- March 9, 2010
- By Bob Allen
BOISE, Idaho (ABP) – Unless new charges are filed against her, the last of 10 Southern Baptist mission volunteers jailed in Haiti on suspicion of child kidnapping will have to be released, according to an expert on Haiti's legal system.
The Haitian judge overseeing the case involving the mission team composed mostly of members from two Idaho Southern Baptist congregations released the ninth team member, 24-year-old Charisa Coulter, on March 8.
Eight other team members arrested Jan. 29 while trying to take a busload of children rescued from Haiti's earthquake zone into the Dominican Republic without proper documents were set free Feb. 17. That was after it was determined that parents voluntarily gave up the 33 children for relocation to a temporary orphanage in a former hotel away from the chaos of the Jan. 12 earthquake that devastated the area surrounding Haiti's capital.
Coulter, a diabetic who suffered a medical episode shortly after the group's arrest, continued to be held apparently because of her close ties to New Life Children's Refuge, a non-profit organization that sponsored the ill-fated "Haitian Orphan Rescue Mission" along with Central Valley Baptist Church in Meridian, Idaho.
According to the Associated Press, Haitian Judge Bernard Saint-Vil told reporters after releasing Coulter that he was holding the remaining detainee, team leader Laura Silsby, to investigate what he viewed as inconsistencies in her testimony.
Silsby, Coulter and three other volunteers are members of Central Valley, the state's largest Southern Baptist congregation, which has a strong tradition of mission support. Three others, including Paul Thompson, the church's 43-year-old pastor, are from Eastside Baptist Church in Twin Falls, Idaho.
The remaining two volunteers – friends and relatives of other team members – are from Baptist churches in Topeka, Kan., and Amarillo, Texas. Leaders of the Southern Baptist Convention and Utah-Idaho Southern Baptist Convention said the group acted independently and was not part of any organized disaster response coordinated by the state or national conventions.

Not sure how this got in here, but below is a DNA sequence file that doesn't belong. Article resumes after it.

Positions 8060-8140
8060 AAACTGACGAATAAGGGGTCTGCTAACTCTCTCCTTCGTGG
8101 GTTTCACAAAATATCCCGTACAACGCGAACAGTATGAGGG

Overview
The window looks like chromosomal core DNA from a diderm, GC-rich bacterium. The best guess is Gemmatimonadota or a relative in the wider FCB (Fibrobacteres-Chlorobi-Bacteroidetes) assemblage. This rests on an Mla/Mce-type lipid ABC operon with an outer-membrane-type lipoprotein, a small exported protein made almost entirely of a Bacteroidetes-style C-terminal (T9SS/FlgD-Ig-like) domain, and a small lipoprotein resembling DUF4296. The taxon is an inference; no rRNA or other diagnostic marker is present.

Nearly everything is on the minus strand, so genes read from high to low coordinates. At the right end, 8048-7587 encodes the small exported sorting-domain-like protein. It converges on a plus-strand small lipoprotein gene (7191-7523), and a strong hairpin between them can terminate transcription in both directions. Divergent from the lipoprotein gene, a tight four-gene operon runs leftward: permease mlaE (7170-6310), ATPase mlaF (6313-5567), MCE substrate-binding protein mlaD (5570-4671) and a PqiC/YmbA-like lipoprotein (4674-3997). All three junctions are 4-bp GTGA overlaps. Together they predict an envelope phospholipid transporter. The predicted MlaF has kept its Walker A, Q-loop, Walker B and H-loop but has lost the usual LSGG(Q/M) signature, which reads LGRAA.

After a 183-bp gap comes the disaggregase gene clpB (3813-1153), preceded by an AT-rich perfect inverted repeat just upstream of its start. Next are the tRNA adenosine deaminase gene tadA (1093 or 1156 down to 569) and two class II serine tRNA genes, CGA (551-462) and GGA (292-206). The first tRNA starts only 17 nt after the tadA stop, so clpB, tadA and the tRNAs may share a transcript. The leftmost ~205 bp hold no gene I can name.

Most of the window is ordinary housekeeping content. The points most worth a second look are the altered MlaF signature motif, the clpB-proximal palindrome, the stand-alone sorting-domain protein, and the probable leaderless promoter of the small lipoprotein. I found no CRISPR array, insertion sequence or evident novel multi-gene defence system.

Mayra Joli of Coral Gables, Fla., told the Idaho Statesman that under Haiti's legal system influenced by the Napoleonic Code, it would be unconstitutional for Silsby to be held on the same charges after all others have been released. Joli, who is licensed to practice law both in the United States and the Dominican Republic, said new charges would have to be filed in order to allow Silsby to be detained much longer.
Joli said if Haiti asked for any of the Baptists who have already been released to be returned, they would have to ask the United States government to extradite them back to the jurisdiction of the Haitian courts. Lacking any concrete evidence that the Americans were seeking to harm and not help the children, the legal expert said that is highly unlikely.
The attorney said the nine individuals set free so far were not convicted of any crime in Haiti and would be able return to the country in the future if they so desire.
--Bob Allen is senior writer for Associated Baptist Press.